The research team from CREATe’s new project at The University of Edinburgh on The Copyright Hub & Emergent Infrastructures for IP Trading explain their research goals. By comparing various emergent policy- and business-led initiatives in the creative economy, they attempt to capture, at an early stage, the constitution and evolution of new infrastructures designed to reduce the costs of securing licenses to use copyrighted works. The post was written by PhD candidate Hung The Nguyen.
The history of copyright can be traced back to the enactment of Statute of Anne in 1710, designed to incentivise writers. Much has changed in the world over the subsequent three hundred years. Nowadays, questions are raised over whether copyright and intellectual property (IP) are still able to provide the necessary incentives for creativity in a modern world or whether they have become outdated laws which obstruct innovation and economic growth.
Philip Schlesinger, Professor in Cultural Policy at the University of Glasgow, and Deputy Director of CREATe, reflects on a recent workshop held at the University of Glasgow.
I convened The Lateral Seminar, a one-day workshop, which took place on 16 March 2015, to push forward new thinking on CREATe’s socio-cultural research and to look for potential points of integration of research conducted to date.
CREATe understands law, and in particular copyright law, to be a key condition for cultural production. Current far-reaching change in the digital environment requires us to develop a new framework that permits a more integrated approach to CREATe’s diverse portfolio of work. That’s why we engaged in some lateral thinking.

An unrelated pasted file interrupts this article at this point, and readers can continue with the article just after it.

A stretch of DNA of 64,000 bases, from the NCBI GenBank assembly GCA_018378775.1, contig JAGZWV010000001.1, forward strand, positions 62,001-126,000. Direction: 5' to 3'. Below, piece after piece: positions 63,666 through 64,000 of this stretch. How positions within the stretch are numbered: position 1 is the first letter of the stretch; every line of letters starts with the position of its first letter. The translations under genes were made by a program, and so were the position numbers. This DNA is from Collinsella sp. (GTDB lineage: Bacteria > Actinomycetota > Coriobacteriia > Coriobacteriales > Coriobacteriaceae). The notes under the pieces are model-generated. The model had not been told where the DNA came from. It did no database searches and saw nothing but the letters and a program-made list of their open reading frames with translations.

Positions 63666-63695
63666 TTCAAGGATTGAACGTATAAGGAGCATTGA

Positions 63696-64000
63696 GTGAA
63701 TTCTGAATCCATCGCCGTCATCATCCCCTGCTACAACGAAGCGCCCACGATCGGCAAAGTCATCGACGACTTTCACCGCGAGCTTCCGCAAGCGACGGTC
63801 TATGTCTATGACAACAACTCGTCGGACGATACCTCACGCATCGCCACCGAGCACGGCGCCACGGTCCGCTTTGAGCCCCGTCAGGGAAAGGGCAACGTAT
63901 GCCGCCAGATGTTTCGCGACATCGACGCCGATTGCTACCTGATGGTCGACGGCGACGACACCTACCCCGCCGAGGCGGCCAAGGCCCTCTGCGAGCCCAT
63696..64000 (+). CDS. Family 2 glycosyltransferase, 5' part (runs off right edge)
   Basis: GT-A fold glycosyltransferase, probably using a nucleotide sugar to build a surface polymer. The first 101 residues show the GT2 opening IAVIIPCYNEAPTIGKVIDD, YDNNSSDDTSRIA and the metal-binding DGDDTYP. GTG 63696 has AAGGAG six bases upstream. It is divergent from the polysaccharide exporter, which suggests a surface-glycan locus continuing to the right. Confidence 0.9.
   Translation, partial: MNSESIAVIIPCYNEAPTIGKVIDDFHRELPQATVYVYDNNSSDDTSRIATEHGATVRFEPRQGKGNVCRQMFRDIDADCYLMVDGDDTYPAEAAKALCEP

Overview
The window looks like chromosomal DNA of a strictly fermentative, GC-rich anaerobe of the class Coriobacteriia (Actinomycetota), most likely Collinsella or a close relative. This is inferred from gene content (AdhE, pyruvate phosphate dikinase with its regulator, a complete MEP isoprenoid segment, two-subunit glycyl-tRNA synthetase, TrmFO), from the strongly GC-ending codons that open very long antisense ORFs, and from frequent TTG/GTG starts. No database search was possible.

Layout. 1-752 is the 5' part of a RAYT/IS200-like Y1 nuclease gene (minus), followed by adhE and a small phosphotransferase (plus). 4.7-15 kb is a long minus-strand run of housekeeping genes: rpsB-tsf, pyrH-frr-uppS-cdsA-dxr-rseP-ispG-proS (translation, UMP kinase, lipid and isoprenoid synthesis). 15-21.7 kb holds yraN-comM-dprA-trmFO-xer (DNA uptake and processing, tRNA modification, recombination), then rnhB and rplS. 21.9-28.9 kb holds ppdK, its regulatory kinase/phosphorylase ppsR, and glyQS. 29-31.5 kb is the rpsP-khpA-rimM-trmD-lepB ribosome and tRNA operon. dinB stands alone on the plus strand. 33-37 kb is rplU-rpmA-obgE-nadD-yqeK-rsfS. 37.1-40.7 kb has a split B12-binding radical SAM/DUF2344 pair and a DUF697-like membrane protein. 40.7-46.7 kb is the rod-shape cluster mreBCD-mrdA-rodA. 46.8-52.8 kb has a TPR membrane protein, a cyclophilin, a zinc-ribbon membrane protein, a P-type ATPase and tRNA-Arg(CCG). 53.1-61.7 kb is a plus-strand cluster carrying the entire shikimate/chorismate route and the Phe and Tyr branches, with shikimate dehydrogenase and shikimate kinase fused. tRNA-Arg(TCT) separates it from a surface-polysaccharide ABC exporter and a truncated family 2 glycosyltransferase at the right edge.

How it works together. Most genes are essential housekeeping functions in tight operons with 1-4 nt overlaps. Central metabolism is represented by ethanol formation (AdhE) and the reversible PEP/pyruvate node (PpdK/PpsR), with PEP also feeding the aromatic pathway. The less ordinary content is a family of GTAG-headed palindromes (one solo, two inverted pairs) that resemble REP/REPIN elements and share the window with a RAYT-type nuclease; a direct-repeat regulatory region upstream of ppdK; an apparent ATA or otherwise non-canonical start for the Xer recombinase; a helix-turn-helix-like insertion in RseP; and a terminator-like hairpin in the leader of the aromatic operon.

Contributors on the day were Raymond Boyle (Glasgow), Martin Kretschmer (Glasgow), Angela McRobbie (Goldsmiths), Keith Negus (Goldsmiths), Burkhard Schafer (Edinburgh), John Street (UEA) and Robin Williams (Edinburgh).
Stimulated by short talks given by each of the participants, several emergent themes were discussed. In essence, the workshop’s red thread of argument went like this: it is now essential to regroup work deriving from CREATe’s first two years, irrespective of where it has been situated in the original thematic set-up; it is, furthermore, important to inform continuing work as far as possible with a new framework that effects more integration and therefore adds value to what has been done; and finally, there are topics that we can identify now that might inform the next phase of CREATe’s work.
CREATe’s Carolina Bandinelli and Angela McRobbie both from Goldsmiths, University of London summarise some findings from their work exploring how questions of Intellectual Property impact on the professional practices of designers and design teams within the fashion industry.
The Fashion Work Package for CREATe has focused on a number of intersecting questions. What is it like to embark on a small fashion enterprise in recent years? How do young designers actually create their own working environment as part of the process of establishing a name for themselves soon after they have graduated from a degree course? And in this context how do questions of IP and copyright impact on their everyday practice? We also wanted to open out the study to include three cities in Europe, i.e. London, Berlin and Milan, first to get a sense of how different urban environments and creative industry policies affected these small-scale enterprises and second and more significantly to see how in a European context the reality of the economic recession and wide-scale unemployment was pushing young creative graduates to invent careers for themselves. What we report below is an initial summary and comment on the Milan CREATe work.